Eye: How it Works

with Sheila Keenan. illus. by David Macaulay. 32p. (My Readers Series). diag. further reading. glossary. index. websites. Roaring Brook/David Macaulay Studio. 2013. Tr $15.99. ISBN 9781596437814; pap. $3.99. ISBN 9781596437821. LC 2012951526.
Gr 2–4—Macaulay did groundbreaking work beginning in the 1970s, bringing information to older children with such innovative works as Cathedral (Houghton Mifflin, 1973) and "The Way Things Work" series (Houghton Harcourt). This book is geared to newly independent readers who like a challenge. The material is placed within the humorous story framework of a coed soccer game. As the match proceeds, the text explains what "you" are observing at each stage and how your eyes are transferring the information to your brain. The book is formatted in an easy-reader style, with short sentences on each page. Macaulay does not shy away from sophisticated vocabulary and concepts appropriate to his subject, but both are supported by copious, clear diagrams. As the author states, this series "is intended to stimulate both verbal and visual literacy." This book will be a boon to libraries seeking informational titles on this level to support the Common Core.—Grace Oliff, Ann Blanche Smith School, Hillsdale, NJ
With Sheila Keenan. Macaulay places a discussion of the biology of the eye and the physics of sight in the context of a game of soccer. As a girl uses her eyes to play, concepts including the eye's structure, how light enters the eye and travels through the lens, and how images are interpreted are covered. The illustrations use creative perspectives to showcase the science. Reading list, websites. Glos., ind.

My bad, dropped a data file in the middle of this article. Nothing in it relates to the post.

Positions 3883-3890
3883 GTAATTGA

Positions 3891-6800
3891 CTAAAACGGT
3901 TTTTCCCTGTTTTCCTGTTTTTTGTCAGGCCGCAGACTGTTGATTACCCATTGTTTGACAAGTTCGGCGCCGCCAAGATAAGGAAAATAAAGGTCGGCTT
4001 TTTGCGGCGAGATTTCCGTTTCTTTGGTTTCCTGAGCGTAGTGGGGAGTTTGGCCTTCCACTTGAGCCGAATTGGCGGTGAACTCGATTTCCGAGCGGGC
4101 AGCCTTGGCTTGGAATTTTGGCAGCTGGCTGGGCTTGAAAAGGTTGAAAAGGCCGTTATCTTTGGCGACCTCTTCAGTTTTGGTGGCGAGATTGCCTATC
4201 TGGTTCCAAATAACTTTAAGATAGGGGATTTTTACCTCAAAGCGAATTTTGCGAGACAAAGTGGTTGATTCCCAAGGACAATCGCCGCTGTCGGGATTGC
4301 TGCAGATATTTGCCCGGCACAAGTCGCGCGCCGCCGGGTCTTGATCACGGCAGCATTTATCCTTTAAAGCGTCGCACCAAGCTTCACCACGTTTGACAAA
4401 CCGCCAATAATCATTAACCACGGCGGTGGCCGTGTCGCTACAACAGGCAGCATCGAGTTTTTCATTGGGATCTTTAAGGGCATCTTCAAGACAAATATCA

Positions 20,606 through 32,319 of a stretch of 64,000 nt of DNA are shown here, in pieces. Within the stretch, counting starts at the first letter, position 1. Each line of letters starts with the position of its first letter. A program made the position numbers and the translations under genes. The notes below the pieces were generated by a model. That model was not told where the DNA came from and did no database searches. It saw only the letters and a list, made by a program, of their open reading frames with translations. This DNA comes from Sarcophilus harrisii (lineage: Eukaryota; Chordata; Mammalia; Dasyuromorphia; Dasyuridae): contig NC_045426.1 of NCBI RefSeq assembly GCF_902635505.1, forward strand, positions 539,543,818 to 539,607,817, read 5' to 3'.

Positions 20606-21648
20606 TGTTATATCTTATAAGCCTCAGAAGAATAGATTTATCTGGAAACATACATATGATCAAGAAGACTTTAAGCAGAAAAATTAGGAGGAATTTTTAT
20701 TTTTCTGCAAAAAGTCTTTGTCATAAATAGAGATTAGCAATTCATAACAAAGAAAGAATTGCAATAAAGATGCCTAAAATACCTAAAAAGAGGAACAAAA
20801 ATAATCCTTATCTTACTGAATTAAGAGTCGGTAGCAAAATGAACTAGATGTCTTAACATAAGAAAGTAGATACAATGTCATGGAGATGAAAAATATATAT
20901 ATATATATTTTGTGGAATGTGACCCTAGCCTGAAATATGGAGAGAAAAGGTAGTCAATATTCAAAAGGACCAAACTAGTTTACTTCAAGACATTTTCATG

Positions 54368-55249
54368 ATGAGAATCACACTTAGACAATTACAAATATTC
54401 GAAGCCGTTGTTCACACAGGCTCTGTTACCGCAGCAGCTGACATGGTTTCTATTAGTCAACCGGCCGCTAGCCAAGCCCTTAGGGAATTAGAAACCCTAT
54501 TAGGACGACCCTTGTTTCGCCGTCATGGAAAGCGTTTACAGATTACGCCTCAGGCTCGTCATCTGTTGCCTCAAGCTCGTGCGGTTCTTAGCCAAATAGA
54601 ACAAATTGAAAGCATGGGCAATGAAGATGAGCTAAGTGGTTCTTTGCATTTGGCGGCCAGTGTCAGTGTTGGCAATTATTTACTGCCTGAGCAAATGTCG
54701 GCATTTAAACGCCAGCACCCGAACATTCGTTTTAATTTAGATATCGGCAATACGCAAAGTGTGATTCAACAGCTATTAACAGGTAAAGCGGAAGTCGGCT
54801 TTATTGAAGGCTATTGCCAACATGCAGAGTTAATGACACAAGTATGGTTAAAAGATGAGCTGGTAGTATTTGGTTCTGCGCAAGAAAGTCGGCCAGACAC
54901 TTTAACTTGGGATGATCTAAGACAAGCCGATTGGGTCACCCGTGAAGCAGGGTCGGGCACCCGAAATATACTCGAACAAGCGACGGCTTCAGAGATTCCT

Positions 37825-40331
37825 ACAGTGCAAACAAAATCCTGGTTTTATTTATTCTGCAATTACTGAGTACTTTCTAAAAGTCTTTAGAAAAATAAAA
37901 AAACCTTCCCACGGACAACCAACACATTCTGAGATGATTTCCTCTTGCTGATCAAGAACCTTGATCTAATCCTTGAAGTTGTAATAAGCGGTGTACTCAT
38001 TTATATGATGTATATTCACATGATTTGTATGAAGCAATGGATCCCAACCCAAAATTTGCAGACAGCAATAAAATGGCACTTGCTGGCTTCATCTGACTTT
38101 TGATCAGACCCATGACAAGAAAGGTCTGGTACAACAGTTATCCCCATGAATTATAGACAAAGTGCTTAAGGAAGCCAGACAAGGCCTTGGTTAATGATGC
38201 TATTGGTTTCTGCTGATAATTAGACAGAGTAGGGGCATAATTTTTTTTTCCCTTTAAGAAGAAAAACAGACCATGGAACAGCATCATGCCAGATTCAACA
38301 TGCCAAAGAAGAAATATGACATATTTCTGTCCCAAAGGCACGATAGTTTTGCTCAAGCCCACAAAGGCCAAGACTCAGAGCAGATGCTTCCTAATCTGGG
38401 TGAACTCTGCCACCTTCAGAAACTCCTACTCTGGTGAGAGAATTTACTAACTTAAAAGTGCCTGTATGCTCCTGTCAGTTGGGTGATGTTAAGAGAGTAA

David Macaulay uses his signature combination of humor and scientific precision to create an information-packed, kid-friendly explanation of how light, the eye, and the brain work together. A youth soccer match provides the framework for this ophthalmology lesson and adds the excitement of flying soccer balls and game-changing plays. The eyes’ functions are described in relation to what is happening on the field, such as the six muscles that move eyes up, down, left, and right, as well as “keep your eyeballs from popping out” if you get hit on the head with a ball. Amusing illustrations, which often include labeled details, work with the text to explain and entertain. One flowchart-like image shows the process of the brain as it uses the dots, lines, and colors sent from the eyes to recognize the face of a teammate: “Face of a dog? No. . . . Face with a beard? No. . . . Aunt Agnes? No. Wait a minute . . . It’s Roger!” To clarify the more complicated descriptions, Macaulay reviews information in a half-time huddle and includes a glossary defining the terms covered.

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